So back to the solution... I would purchase an outdoor high gain directional antenna like this one (http://www.wirelessnetworkproducts.com/index.asp?PageAction=VIEWPROD&ProdID=857) and mount it on your eave of house 1 as high as possible and aim it at house 3 (line of sight from the antenna on house 1 to house 3 will make a huge difference here).  Setup the Linksys access point in House 1 just as you would any normal access point.  Now go over to house 3 and test your connectivity with the Macs, hopefully if there aren't to many obstructions you should be able to get the kind of wireless reliability you are looking for.  If you are still not getting the wireless signal reliability you are looking for now would be the time to put one Linksys Range extender somewhere inside house 3 on a wall that is facing towards House 1 and that should hopefully do the trick.

In a worst case scenario if you can't get any kind of line of sight and have lots of obstructions between house 1 and house 3 then you will need to setup a true Point to Point wireless bridge with an Access Point and a high gain antenna at both House 1 and House 3.  You have to verifiy however that your current Linksys AP supports Point to Point bridging as some do not (if it is a WAP11 it should work just fine with P2P bridging).  If it does make sure to get the exact same Linksys AP for House 3.  If it does not support bridging then you will have to buy two new access points.  I have used the D-Link DWL-2100AP many times for setups like this and they provide good quality/reliability for the cost.    For a wireless bridge bundle you may want to check out this setup: http://www.wirelessnetworkproducts.com/index.asp?PageAction=VIEWPROD&ProdID=534.  Anyways I doubt with such a short distance you will need to setup something like this, but I am just adding this option in case.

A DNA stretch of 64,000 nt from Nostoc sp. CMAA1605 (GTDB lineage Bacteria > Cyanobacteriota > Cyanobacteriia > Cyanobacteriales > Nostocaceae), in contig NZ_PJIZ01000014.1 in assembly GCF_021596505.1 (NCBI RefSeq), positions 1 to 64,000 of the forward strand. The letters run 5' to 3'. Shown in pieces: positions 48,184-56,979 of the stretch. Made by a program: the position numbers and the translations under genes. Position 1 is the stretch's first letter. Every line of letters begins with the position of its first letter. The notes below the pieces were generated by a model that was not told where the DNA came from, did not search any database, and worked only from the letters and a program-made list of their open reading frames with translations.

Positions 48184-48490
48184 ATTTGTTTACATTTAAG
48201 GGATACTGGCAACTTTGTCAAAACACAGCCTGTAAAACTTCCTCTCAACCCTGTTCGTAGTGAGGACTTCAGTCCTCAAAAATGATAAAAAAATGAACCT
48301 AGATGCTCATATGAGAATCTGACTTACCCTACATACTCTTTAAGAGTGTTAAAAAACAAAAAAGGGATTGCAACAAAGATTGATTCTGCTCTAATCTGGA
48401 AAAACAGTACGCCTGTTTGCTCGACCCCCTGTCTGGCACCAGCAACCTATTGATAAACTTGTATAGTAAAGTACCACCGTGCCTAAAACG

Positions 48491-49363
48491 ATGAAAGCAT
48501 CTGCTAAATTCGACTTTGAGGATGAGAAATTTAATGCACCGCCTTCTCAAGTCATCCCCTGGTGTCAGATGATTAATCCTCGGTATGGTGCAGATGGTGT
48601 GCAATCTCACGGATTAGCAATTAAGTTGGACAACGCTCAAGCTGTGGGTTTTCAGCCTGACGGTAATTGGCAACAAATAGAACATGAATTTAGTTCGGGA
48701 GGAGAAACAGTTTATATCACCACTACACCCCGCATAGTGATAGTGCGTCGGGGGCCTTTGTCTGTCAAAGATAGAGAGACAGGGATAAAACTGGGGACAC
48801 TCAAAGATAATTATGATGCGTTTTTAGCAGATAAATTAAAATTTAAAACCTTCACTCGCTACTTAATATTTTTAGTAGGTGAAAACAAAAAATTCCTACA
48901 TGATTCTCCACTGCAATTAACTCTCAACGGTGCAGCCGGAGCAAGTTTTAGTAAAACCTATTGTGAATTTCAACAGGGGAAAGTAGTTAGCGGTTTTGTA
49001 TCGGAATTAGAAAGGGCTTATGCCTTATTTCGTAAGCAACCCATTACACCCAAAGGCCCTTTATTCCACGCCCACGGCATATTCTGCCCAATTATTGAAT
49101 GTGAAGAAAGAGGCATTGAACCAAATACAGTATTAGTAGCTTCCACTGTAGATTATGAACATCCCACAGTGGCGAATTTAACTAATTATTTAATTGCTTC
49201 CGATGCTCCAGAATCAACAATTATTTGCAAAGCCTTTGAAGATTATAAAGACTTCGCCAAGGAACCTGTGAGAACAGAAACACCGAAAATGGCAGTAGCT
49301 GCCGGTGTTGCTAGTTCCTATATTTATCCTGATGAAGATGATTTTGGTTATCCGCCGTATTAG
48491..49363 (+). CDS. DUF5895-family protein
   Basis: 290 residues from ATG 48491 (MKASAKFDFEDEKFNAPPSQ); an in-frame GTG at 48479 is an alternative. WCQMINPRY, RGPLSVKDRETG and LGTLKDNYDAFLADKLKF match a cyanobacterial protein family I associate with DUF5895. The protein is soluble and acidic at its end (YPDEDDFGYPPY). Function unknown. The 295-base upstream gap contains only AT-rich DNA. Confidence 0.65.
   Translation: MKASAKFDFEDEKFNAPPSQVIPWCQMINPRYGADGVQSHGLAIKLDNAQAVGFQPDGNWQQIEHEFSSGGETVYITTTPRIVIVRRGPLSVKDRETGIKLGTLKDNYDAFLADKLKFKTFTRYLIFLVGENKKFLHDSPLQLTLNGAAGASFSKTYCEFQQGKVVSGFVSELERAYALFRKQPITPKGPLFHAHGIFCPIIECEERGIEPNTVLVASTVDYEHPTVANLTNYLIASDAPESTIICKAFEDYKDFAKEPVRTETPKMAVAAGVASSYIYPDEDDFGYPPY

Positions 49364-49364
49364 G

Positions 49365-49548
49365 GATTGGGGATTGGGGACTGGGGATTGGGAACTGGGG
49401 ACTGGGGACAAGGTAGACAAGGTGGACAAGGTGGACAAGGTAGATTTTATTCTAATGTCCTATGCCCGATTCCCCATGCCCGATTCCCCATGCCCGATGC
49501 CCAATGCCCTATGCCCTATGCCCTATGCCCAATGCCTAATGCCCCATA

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jacobsstcgCommented:
Like Jeff Burns mention, 100 yards is not the much at all.  I have done a setup in the high Sierra Nevada for a summer camp with the latter bridge option I mentioned that had two points that where well over 1/2 mile apart with dense forest between them and I was able to get a solid signal.  Also my experience is that the Macs seem to have pretty solid wireless capabilities so I would not blame them for the problem.  A tool like Netstumbler running on a PC would be very helpful for you to as you could see what other channels you where picking up (possible interferences) and you could see the singal strength from your devices (should be above -82db, like -74 for a solid signal)
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scrathcyboyCommented: